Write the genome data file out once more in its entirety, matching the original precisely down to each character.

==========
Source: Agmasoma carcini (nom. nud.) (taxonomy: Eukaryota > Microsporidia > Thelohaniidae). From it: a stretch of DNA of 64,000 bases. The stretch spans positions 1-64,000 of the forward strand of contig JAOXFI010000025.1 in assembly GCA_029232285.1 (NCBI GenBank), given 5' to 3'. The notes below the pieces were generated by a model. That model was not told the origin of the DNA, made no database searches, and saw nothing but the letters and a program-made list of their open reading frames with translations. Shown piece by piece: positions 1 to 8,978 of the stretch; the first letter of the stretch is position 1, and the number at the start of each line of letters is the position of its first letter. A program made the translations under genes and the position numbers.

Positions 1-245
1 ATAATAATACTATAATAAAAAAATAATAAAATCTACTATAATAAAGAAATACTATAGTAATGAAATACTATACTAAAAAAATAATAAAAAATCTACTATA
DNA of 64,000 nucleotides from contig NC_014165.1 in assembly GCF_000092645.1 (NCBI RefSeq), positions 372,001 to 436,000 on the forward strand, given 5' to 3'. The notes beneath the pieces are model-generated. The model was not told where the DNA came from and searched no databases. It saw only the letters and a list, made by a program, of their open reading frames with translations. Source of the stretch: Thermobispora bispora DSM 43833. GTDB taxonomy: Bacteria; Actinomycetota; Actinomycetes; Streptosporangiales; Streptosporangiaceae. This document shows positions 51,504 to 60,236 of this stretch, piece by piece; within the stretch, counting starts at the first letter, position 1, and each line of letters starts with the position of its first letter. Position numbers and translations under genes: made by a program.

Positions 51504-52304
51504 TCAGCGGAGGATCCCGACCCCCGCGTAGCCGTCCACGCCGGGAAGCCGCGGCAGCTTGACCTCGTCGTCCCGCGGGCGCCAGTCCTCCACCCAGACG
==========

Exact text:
Source: Agmasoma carcini (nom. nud.) (taxonomy: Eukaryota > Microsporidia > Thelohaniidae). From it: a stretch of DNA of 64,000 bases. The stretch spans positions 1-64,000 of the forward strand of contig JAOXFI010000025.1 in assembly GCA_029232285.1 (NCBI GenBank), given 5' to 3'. The notes below the pieces were generated by a model. That model was not told the origin of the DNA, made no database searches, and saw nothing but the letters and a program-made list of their open reading frames with translations. Shown piece by piece: positions 1 to 8,978 of the stretch; the first letter of the stretch is position 1, and the number at the start of each line of letters is the position of its first letter. A program made the translations under genes and the position numbers.

Positions 1-245
1 ATAATAATACTATAATAAAAAAATAATAAAATCTACTATAATAAAGAAATACTATAGTAATGAAATACTATACTAAAAAAATAATAAAAAATCTACTATA
DNA of 64,000 nucleotides from contig NC_014165.1 in assembly GCF_000092645.1 (NCBI RefSeq), positions 372,001 to 436,000 on the forward strand, given 5' to 3'. The notes beneath the pieces are model-generated. The model was not told where the DNA came from and searched no databases. It saw only the letters and a list, made by a program, of their open reading frames with translations. Source of the stretch: Thermobispora bispora DSM 43833. GTDB taxonomy: Bacteria; Actinomycetota; Actinomycetes; Streptosporangiales; Streptosporangiaceae. This document shows positions 51,504 to 60,236 of this stretch, piece by piece; within the stretch, counting starts at the first letter, position 1, and each line of letters starts with the position of its first letter. Position numbers and translations under genes: made by a program.

Positions 51504-52304
51504 TCAGCGGAGGATCCCGACCCCCGCGTAGCCGTCCACGCCGGGAAGCCGCGGCAGCTTGACCTCGTCGTCCCGCGGGCGCCAGTCCTCCACCCAGACG